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    The bGLS method with a non-isochronous sequence. Ideal performance is marked in dashed line. We simulated 1000 iteration for different α values (x-axis) with parameters ( σT2=100 and σM2=25 , nseq = 15, N = 30). The top, middle, and bottom graphs show the mean and standard deviation of the estimates for phase correction, timekeeper variance, and motor variance, respectively. This figure is published in color in the online version.

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    Comparison of mean and standard deviation of the estimations based on motor noise and least square estimation (LS) that ignores motor noise. Motor variance was fixed ( σM2=25 ), and the different lines present different σT2=100,300,500 timekeeper variance. In all simulations nseq = 15 and N = 30. This figure is published in color in the online version.

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    Schematic illustration of onsets for synchronizing in multi-person cases. We denote the onsets of the responses of the current synchronizer as OkR . We denote by OkSi the onsets of the P other partners. The asynchronies between response and partner i are given by Aki . This figure is published in color in the online version.

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    Simulated string quartet with a setting similar to the data in Wing et al. (2014); namely, the same number of synchronizers and the same number of trials and blocks. The top graph shows the phase constants of all four simulated players. The bottom graph shows the different timekeeper standard deviations (σT = 10, 13, 15, and 18 for violin 1, violin 2, viola, and cello, respectively) and motor variances (σM = 5, 6, 7, 8). Estimation of 100 iterations of the simulations with nseq = 16, and N = 40 are depicted. Error bars represents standard deviation of the estimation error. This figure is published in color in the online version.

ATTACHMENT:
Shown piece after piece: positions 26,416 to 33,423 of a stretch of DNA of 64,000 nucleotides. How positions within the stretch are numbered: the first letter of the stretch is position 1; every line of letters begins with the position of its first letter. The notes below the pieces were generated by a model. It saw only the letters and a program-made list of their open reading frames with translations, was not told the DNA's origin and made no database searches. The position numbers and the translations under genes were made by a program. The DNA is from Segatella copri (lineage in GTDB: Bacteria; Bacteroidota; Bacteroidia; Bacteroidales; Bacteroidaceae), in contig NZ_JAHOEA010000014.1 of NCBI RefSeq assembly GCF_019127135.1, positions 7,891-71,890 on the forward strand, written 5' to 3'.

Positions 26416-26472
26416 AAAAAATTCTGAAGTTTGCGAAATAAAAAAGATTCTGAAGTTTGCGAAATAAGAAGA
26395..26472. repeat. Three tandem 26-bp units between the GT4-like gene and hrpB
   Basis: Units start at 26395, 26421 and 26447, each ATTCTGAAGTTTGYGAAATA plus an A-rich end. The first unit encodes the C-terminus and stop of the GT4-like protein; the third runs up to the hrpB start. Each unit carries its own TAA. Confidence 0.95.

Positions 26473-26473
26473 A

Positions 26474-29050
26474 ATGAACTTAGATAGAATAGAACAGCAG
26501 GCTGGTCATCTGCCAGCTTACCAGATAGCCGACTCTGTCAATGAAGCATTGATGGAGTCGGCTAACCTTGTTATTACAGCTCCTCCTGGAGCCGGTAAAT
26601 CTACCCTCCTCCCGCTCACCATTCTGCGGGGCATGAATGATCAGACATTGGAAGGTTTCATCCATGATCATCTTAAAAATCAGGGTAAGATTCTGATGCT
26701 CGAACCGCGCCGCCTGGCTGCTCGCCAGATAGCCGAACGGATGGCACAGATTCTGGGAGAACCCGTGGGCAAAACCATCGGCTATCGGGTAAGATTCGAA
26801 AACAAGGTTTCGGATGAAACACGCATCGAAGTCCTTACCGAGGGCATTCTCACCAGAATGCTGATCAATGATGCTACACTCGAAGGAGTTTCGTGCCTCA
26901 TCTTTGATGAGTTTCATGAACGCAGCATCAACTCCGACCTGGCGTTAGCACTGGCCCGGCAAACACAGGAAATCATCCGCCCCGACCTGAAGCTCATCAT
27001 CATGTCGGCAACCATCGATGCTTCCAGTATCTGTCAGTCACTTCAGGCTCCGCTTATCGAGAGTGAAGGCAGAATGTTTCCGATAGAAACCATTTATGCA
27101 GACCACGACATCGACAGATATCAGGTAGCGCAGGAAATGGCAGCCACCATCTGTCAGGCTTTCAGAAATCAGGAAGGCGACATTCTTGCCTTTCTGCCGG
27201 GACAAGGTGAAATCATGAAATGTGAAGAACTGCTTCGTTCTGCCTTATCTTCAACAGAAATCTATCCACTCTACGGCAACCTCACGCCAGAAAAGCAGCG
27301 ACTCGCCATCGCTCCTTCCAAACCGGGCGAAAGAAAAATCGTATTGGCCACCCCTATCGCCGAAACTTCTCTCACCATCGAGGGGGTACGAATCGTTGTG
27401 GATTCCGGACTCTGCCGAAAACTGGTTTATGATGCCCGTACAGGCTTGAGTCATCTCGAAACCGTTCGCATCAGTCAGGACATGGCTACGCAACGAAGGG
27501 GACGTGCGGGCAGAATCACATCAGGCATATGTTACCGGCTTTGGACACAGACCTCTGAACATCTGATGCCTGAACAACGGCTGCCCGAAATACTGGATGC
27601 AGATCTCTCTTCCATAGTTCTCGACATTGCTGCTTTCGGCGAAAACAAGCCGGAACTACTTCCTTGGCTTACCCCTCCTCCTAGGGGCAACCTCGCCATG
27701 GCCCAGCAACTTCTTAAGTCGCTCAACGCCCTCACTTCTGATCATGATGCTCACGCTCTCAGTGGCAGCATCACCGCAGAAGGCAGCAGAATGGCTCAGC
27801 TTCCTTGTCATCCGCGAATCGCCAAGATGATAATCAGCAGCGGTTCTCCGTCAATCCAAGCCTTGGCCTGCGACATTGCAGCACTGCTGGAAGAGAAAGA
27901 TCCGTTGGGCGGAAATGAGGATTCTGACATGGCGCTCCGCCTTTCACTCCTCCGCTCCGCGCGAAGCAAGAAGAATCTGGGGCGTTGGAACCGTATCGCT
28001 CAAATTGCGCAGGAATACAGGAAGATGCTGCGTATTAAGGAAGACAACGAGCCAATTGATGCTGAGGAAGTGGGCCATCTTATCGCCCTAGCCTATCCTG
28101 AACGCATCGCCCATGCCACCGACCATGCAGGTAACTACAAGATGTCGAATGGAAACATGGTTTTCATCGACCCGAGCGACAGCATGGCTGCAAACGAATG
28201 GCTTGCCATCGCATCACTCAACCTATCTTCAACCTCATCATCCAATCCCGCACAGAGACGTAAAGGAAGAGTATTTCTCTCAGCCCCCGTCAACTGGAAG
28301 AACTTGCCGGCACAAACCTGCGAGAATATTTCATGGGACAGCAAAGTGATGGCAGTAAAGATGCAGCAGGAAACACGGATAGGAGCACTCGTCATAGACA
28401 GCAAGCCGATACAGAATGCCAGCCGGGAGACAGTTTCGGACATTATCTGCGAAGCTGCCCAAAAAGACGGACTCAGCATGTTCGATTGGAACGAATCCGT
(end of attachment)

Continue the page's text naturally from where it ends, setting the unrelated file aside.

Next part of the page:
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    Reanalyis of real string quartets using the data from Wing et al. (2014). The top figures show the estimated coupling constants for quartet 1 (left) and quartet 2 (right). The bottom figures show the estimated timekeeper and motor variance for each of the players. This figure is published in color in the online version.

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    Simulation results for the period correction experiment in Jacoby and Repp (2012). Note that because of the high accuracy of the method there is a large overlap between the simulated results. (a): mean and standard deviation of the estimated α based on 1000 simulations for the three possible β values and six α values. (b): mean and standard deviation of the estimated β based on 1000 simulations for the six possible α values and three β values. (c): mean and standard deviation of the estimated σT based on 1000 simulations. (d): mean and standard deviation of the estimated σM based on 1000 simulations. This figure is published in color in the online version.

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    Simulated string quartet with period and phase correction. The top graphs show the phase and period constants of all four simulated players. The bottom graphs show the different timekeeper standard deviations (σT =10, 13, 15, and 18 for violin 1, violin 2, viola, and cello, respectively) and motor variances (σM = 5, 6, 7, 8). Estimation of 1000 iterations of simulations with nseq = 16, and N = 40 are depicted in circles; error bars show the standard deviation of the estimates. Note the small bias in the estimation of the timekeeper, probably due a lack of sufficient data points in each of the simulated datasets. This figure is published in color in the online version.